12 Ways To Fool Away Food Cravings

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Doughnuts are like kryptonite. You’re sitting at your desk, absorbed in a pile of admin, when out of the blue the craving hits you like a hurricane. You eat doughnuts maybe once a year but, all of a sudden, you can feel the slippery frosting beneath your fingers, you can taste the fatty, sugary goodness on your tongue and nothing has ever tasted sweeter. 

Everyone gets food cravings and, when they strike, sanity flies out of the window. That’s because food cravings have nothing to do with hunger and everything to do with hedonism. Just like a small child  who’ll do anything to stay up late, your adult self desires what it cannot have. Memory (of foods with a reward), opiate sensors (which sense pleasure) and hormones (your body’s mood enhancers) combine in a heady cocktail of craving that sends you dashing to the nearest grocery store for baked goods before you’ve even finished your lunch.

Food cravings are, quite literally, all in the head. The good news is, you can kick food cravings to the curb by fooling your brain into thinking it has already eaten something. Here’s how.

1.         Minty Fresh 

Brush your teeth, gargle with mouthwash, chew gum.  Saturating your taste buds with a hit of minty freshness fools your brain into thinking you’ve devoured something sweet.  Plus, when you have a fresh, clean mouth, you won’t want to mess it up with food. Great for the cravings and the cavities.

2.         Serotonin Goodness

If you’re craving chocolate, chances are you need a happy boost. Chocolate stimulates the release of serotonin, the body’s natural antidepressant. Luckily you can encourage your body to produce more mood hormones, such as serotonin and dopamine, without turning to food.  Exercise, even dancing around your kitchen for five minutes, should flood your system just enough hormones to keep the cravings at bay.

3.         Have a Cuddle

On the subject of hormones, oxytocin is another feel-good chemical that gives our sense of well-being a much-needed boost. Studies show that oxytocin increases our sense of love, trust and generosity. A cuddle, a little light flirting, and even petting the family dog, have all been shown to release oxytocin and enhance the pleasure centers of the brain. Who needs food when you’re that loved up?

4.         Water Works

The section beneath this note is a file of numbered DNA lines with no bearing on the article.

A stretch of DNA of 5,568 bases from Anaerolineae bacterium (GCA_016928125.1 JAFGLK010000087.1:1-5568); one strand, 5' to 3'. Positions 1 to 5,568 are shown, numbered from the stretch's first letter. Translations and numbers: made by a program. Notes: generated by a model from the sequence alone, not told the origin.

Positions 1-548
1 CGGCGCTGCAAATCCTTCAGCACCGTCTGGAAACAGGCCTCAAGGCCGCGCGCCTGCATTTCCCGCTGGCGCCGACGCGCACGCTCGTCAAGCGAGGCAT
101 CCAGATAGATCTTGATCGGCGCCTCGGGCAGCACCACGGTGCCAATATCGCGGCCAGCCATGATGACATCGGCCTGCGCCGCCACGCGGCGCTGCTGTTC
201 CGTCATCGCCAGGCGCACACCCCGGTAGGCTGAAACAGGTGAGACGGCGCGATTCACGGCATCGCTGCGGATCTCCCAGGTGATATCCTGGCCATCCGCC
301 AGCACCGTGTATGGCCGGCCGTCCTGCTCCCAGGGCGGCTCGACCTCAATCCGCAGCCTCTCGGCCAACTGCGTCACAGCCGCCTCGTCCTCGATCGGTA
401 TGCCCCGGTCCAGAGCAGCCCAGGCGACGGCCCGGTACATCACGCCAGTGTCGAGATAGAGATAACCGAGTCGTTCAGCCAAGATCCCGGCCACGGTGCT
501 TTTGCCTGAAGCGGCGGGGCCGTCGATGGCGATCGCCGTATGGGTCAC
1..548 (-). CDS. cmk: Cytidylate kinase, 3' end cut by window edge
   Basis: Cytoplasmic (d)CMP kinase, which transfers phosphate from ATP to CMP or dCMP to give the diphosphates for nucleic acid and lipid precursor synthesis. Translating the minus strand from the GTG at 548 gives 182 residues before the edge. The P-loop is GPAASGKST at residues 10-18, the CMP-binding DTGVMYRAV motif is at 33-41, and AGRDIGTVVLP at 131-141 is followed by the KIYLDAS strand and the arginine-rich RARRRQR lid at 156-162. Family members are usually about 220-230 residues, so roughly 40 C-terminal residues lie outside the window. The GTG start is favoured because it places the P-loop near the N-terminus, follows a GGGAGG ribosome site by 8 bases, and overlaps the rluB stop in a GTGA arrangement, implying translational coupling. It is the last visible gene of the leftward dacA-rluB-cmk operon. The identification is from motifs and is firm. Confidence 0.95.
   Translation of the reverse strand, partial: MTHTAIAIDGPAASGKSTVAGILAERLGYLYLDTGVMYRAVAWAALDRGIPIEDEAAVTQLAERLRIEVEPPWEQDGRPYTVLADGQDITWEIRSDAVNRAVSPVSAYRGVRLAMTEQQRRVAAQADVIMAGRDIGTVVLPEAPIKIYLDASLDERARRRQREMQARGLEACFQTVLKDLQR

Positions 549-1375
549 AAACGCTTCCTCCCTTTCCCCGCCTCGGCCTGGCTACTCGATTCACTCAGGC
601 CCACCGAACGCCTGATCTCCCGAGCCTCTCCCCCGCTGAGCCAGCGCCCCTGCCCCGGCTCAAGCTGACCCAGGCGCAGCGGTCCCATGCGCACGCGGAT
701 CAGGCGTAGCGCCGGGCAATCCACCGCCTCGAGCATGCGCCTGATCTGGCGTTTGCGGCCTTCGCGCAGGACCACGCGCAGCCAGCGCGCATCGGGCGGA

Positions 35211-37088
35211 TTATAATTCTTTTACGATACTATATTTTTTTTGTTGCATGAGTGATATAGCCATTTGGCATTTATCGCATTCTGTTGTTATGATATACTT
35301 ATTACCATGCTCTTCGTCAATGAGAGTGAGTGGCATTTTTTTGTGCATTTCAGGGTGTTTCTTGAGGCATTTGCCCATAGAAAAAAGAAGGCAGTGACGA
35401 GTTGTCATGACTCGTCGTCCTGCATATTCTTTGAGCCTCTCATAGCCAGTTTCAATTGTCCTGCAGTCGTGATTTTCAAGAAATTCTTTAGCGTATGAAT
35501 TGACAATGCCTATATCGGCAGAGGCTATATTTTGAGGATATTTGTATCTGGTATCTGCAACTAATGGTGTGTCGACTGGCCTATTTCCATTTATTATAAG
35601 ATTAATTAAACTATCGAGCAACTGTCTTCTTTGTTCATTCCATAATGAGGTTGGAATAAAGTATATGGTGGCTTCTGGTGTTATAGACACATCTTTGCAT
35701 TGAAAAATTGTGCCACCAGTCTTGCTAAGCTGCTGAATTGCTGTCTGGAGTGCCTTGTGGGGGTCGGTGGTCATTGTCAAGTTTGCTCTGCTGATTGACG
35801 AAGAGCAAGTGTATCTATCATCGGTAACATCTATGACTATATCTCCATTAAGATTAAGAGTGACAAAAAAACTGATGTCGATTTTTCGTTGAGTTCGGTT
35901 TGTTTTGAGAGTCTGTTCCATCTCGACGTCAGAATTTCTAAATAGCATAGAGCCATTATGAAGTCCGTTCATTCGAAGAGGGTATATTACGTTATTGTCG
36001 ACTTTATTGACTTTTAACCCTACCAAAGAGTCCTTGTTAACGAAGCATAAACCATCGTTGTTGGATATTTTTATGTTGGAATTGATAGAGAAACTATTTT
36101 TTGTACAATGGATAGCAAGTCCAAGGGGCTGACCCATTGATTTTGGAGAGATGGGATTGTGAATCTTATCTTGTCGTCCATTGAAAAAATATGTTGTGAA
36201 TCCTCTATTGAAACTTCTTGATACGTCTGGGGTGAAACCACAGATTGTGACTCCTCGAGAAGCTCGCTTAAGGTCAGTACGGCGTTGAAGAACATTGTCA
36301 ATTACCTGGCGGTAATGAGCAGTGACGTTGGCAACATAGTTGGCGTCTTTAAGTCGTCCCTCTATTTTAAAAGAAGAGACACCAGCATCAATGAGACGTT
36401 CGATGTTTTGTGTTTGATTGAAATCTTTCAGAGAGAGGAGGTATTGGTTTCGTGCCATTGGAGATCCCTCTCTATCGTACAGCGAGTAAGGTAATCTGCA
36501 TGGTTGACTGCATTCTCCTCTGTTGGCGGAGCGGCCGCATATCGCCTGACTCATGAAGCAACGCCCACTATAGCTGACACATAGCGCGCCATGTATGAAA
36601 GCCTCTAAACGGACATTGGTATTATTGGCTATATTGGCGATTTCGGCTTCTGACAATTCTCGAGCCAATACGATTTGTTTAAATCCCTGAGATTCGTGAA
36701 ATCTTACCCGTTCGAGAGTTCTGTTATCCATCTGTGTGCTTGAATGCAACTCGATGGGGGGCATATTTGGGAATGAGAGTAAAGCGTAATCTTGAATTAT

Dehydrated bodies go into survival mode, which means they throw out the hunger pangs to make you imbibe just about anything in order to get more water into your system. Drink a giant glass of water, wait twenty minutes and see if the craving subsides.

5.         HALT

Alcoholics Anonymous apply the acronym HALT to get to the root of alcohol cravings. HALT stands for Hungry, Angry, Lonely and Tired – and the latter three can easily fool your brain into thinking your body’s hungry. If you’re tired, take a power nap. If you’re angry or lonely, phone a friend for moral support. If none of these apply, check when you ate your last meal. If it was more than three hours ago, your blood sugar level is probably low. Now’s the time to eat a sensible, protein-rich meal.

6.         Divert and Distract

Remember how, as a child, you thought that if your closed your eyes no one would know you were there? Well now you’re going to do the same thing, only the thing you’re hiding from is your craving. Cram your mind with distractions. Run an errand, meditate, read a book. Paint on a few camouflage stripes if it helps. We won’t judge.

7.         Tighten Your Belt

Literally tightening your belt pushes all your lower belly flab into a nice doughy pouch around your middle. Unattractive? Yes. Painful? Most definitely, but that’s the idea. The spare tire is there to remind you, visually and physically, why you’re trying to lose weight in the first place. Don’t wear a tight belt for too long though. It will put strain on the valve between your gullet and your stomach, which may cause acid reflux.

8.         Photo Opportunity

When a craving hits, take a selfie. Then ask yourself whether eating that pint of ice-cream will make you look any better. No, we thought not.

9.         Surround Yourself With Apples

Have your doughnut if you want, just surround yourself with fruit while you’re eating it. Why? Because according to researchers from Cornell University, having healthy food on your table makes you a more conscientious eater. The fruit reminds you that healthier alternatives exist and makes you feel guilty about making the wrong decision.  In other words, the apples will look at you in exactly the same way that old lady did when you beat her to the last seat on the bus. You’ll never eat a doughnut again now, will you?

10.       For the Brave

Capsaicin, the compound that gives chili peppers their hot taste, sabotages the effect of the hunger-inducting hormone ghrelin, according to the European Journal of Nutrition. Better still, it raises the appetite-suppressing hormone GLP-1. So grab the hot sauce and open wide.

11.       Take A Whiff of Vanilla

The sweet smell of vanilla tricks your brain into thinking you already ate some sugar.

12.       Time It

An average craving lasts between 10 and 20 minutes. When a craving strikes, hit the stopwatch and time how long it lasts. The act of counting down with the timer will distract your brain from the craving. Altogether now, 10, 9, 8, 7…..

So the next time those food cravings hit try one of the above and see if it works for you.

 

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